Comment by Jim Campbell
August 17th 2021
Legal scholars and political theorists interested in constitutionalism as a normative concept tend to dichotomize the subject.
It’s interesting that Harvard’s logo has the wore VERITAS emblazoned upon it.
Costs to attend Harvard University:
If the student doesn’t finish law school and pass the bar exam he/she will be among the hundreds of thousands of college students to work in restaurants, flip hamburgers, be ticket takers at movie theaters, our work in a shop in the thousands across America.
It’s not my intention to belittle the above jobs, but come on, we are talking about the Harvard graduate here.
(Getty Images Massachusetts: The Harvard University seal.
Interestingly, as expected “The truth is on the short side of its Ivy Covered Walls.
It didn’t get the name of “Little Moscow on the Hudson without good reason.”
There is liberal constitutionalism of the sort familiar in the modern West, with core commitments to human rights and self-governance implemented by means of varying institutional devices, and there is authoritarianism, rejecting human rights entirely and governed by unconstrained power-holders.
This Article explores the possibility of forms of constitutionalism other than liberal constitutionalism.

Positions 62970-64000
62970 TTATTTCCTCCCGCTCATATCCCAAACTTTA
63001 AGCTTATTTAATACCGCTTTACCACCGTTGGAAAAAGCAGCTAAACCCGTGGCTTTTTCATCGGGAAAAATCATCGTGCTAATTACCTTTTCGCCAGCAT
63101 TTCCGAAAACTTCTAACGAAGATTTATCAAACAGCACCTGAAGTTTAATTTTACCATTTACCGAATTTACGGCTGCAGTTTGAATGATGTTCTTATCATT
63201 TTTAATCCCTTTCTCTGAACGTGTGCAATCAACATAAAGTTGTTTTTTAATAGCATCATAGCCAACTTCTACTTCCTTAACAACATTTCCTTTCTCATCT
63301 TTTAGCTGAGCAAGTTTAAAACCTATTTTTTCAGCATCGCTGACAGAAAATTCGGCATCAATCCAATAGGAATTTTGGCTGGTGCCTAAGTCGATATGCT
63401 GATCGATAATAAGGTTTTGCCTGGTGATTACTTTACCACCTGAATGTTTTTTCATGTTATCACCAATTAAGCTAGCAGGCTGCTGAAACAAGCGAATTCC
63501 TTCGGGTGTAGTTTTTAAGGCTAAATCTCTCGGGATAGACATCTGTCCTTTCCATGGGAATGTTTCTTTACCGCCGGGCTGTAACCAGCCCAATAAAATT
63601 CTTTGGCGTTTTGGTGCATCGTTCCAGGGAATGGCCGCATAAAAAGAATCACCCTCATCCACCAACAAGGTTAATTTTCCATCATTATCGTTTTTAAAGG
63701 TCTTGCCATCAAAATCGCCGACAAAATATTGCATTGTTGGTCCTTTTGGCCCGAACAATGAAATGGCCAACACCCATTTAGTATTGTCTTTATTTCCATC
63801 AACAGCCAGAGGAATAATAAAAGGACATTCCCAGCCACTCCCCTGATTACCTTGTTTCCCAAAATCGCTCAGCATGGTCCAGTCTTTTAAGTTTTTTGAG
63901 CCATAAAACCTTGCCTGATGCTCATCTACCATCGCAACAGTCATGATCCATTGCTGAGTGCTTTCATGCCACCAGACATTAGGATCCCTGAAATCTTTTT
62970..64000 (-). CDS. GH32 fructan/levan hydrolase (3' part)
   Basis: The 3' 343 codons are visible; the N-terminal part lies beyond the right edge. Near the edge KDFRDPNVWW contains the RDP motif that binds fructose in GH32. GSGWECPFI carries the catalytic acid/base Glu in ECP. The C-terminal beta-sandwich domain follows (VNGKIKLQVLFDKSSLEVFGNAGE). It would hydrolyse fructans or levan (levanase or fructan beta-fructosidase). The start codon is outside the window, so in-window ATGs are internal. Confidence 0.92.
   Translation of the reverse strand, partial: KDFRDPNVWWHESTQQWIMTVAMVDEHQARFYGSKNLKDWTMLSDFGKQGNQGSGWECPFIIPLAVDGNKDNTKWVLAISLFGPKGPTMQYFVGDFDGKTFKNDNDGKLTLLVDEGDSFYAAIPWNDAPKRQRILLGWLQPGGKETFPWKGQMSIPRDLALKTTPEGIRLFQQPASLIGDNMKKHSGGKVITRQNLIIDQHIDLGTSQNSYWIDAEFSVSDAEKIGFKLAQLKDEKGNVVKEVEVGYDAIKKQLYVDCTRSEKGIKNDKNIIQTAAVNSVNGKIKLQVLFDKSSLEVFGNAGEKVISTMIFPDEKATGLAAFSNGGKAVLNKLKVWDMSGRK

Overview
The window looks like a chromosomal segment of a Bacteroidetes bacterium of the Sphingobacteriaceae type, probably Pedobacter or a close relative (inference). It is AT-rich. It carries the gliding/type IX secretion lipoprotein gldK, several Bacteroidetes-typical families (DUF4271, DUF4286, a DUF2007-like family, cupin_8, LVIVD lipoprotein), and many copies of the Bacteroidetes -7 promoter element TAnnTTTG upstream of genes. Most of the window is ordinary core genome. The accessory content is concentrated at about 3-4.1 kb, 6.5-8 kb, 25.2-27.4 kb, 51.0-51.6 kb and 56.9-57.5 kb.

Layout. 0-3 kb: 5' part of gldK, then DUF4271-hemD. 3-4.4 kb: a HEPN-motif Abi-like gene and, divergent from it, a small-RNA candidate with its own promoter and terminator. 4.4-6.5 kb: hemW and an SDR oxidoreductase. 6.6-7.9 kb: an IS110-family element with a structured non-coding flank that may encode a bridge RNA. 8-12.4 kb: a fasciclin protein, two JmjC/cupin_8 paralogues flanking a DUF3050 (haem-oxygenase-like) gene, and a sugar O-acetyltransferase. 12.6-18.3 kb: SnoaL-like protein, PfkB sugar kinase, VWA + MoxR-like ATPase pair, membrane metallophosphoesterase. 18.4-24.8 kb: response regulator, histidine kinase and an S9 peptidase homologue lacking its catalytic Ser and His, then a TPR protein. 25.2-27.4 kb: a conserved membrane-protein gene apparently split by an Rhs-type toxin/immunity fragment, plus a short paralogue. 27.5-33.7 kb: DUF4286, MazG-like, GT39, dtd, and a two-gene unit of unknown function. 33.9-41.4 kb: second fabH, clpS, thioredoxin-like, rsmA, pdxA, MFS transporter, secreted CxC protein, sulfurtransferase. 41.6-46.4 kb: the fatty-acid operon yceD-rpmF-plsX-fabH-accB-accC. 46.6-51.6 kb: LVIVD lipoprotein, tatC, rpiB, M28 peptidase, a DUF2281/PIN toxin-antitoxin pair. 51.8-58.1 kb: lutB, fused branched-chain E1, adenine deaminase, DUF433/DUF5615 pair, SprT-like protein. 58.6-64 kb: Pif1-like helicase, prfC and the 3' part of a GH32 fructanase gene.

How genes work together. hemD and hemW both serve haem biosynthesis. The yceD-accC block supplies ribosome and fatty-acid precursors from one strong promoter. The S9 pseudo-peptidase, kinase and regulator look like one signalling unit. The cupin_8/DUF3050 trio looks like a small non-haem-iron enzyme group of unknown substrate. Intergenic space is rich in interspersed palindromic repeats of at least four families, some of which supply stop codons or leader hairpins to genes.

The Article focuses on what I call authoritarian constitutionalism.
That discussion is connected to recent literature in political science on hybrid regimes.
Drawing on these literatures, this Article outlines some characteristics of authoritarian constitutionalism understood normatively.
The reason for such an exploration parallels that for the analysis of hybrid regimes.
For a period those regimes were described as transitional, on the assumption that they were an intermediate point on a trajectory from authoritarianism to liberal democracy.
Scholars have come to understand that we are better off seeing these regimes as a distinct type (or as several distinct types), as stable as many democracies. In short, they have pluralized the category of regime types.
Similarly, I suggest, pluralizing the category of constitutionalism will enhance understanding by allowing us to draw distinctions between regimes that should be normatively distinguished.
I begin with a brief description of three forms of constitutionalism other than liberal constitutionalism.
In absolutist constitutionalism, a single decision-maker motivated by an interest in the nation’s well-being consults widely and protects civil liberties generally, but in the end decides on a course of action in the decision-maker’s sole discretion, unchecked by any other institutions.
In mere rule-of-law constitutionalism, the decision-maker conforms with some general procedural requirements and implements decisions through, among other things, independent courts, but is not constrained by any substantive rules regarding, for example, civil liberties.
Finally, in authoritarian constitutionalism liberal freedoms are protected at an intermediate level and elections are reasonably free and fair.
If you believe this nonsense, look who is illegally occupying the White House.